Pina v Espinoza
Pina sued Espinoza for damages related to a motor vehicle accident. The defendant, in discovery, asked for the names of all treating physicians in the past five years and authorization for a general medical release of those records. Pina objected stating the request is too broad and needs to be relevant to the accident. The trial court ruled for the defendant stating that when the plaintiff put her medical, at issue she waived the physician patient privilege. The Court of Appeal reversed the trial court stating the New Mexico law is that the release of information should be relevant to the accident. The court stated the way this is to be decided is like the federal courts. The federal courts require the party asserting the privilege (here the plaintiff, Pina) to provide the other party with a list or log that describes the document without disclosing the allegedly privileged information it contains. The New Mexico disclosure rule is for communications and not documents so the plaintiff would need to assert the privilege with certainty for each communication not for each document. This is to allow the court and opposing party to assess each claim of privilege.
Business Week has published an article on How to Keep Prying Eyes off Your Medical Records. This is a good article as it gives both sides of the privacy issue. Top
SummaCare, a MCO in the Akron, Ohio area was sued last year by a physician whop was removed for refusing sign a one sided plan to lower what he was to be paid. That suit was initially resolved in the physician's favor. The suit was tossed last week after the two parties settled. Now the same judge will hear a suit against SummaCare for intentionally not paying the physicians money. The MCO withheld 10% of monies owed to physicians under a contract. SummaCare states they had to withhold in order to meet the State's fiscal requirements. That may or may not have been true but they now have enough money and could pay the physicians. Top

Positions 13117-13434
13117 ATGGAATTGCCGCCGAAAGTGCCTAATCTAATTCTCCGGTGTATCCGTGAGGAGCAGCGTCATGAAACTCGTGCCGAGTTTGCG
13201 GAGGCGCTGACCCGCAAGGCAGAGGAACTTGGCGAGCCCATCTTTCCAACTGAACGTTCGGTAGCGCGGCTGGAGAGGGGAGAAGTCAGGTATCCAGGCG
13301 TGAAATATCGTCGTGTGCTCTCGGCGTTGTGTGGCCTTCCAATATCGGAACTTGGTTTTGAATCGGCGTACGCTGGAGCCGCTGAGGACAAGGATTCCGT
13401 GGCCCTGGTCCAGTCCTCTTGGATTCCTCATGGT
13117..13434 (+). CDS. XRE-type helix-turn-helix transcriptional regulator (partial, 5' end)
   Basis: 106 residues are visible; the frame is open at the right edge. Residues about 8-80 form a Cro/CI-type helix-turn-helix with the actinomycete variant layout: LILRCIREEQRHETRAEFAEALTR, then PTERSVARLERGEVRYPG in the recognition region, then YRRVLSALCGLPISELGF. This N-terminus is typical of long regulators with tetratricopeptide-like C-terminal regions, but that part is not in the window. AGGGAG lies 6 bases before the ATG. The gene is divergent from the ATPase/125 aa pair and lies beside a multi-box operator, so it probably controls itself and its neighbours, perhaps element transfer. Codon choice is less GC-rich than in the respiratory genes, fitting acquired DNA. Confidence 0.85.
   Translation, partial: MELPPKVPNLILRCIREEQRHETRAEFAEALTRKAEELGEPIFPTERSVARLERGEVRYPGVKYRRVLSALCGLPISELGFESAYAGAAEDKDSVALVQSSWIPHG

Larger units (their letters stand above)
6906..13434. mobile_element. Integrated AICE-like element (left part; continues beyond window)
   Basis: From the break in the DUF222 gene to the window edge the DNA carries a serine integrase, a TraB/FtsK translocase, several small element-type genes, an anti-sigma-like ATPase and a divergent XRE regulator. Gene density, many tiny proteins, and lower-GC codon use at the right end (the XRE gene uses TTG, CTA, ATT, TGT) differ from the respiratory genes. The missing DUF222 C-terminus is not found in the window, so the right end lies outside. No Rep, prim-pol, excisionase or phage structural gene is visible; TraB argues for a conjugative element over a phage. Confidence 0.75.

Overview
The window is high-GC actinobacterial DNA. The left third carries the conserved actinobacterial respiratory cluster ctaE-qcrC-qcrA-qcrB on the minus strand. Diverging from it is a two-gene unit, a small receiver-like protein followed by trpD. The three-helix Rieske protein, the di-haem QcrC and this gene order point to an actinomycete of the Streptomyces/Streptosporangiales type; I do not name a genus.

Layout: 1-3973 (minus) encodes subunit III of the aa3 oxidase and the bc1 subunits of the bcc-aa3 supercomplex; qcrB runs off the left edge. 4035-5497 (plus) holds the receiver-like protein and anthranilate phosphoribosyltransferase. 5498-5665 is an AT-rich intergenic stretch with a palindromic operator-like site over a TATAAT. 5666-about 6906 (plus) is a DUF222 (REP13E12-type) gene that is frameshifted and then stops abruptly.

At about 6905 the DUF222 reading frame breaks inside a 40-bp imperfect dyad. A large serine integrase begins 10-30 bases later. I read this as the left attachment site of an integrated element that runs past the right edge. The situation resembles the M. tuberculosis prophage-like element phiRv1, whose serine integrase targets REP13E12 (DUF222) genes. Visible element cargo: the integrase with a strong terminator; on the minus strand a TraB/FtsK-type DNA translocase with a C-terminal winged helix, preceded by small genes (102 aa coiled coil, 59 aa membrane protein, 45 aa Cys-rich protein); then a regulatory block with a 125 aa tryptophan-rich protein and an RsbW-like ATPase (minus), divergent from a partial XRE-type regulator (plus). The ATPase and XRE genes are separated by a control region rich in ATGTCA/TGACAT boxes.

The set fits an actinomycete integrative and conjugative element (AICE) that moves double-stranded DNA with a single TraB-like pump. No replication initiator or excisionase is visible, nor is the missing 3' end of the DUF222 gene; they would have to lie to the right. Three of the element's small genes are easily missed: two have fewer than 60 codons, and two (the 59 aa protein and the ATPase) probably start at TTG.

Nguyen v State of Wash. Dept. Hlth.
Nguyen was licensed in Washington. In 1989 he had his license revoked and stayed providing his work was supervised. In 1994 charges were again issued against Nguyen but deferred for two years while the Colorado Personalized Education for Physicians reviewed the case. Based on this recommendation Nguyen was told he had 22 cases of unprofessional care and did not comply with the 1989 probation. Later that year Nguyen had his license revoked and this was followed by a hearing where under the preponderance of evidence standard his license was permanently revoked. He appealed and lost in both the lower and court of appeals. The Washington Supreme Court overturned the lower courts. Their conclusion was that the burden is not the preponderance but the clear and convincing standard. The Court felt that the standard needed to be higher than mere monetary damages. The Court quoted the three prong test of the old case Matthews v Eldridge. These are (1) a private action affected by the government action (2) the risk of erroneous deprivation by the procedures used and (3) the government interest in the additional measures. The court stated that not only is Nguyen's property interest affected but so is his liberty interest in preserving his reputation. The court also stated the medical disciplinary action was akin to a quasi-criminal action and a higher standard needs to be applied. This means Nguyen needs a re-hearing. Top
In an interesting twist the appeals board has ruled that the Plan must pay for a liver transplant for a Medicaid recipient with Hepatitis C and is HIV+. This is the same plan who earlier this year won a court decision denying payment for the same treatment and same disease in a private pay case. Both patients have now been placed on the University of Pittsburgh waiting list. Top
DISCLAIMER: Although this article is updated periodically, it reflects the author's point of view at the time of publication. Nothing in this article constitutes legal advice. Readers should consult with their own legal counsel before acting on any of the information presented.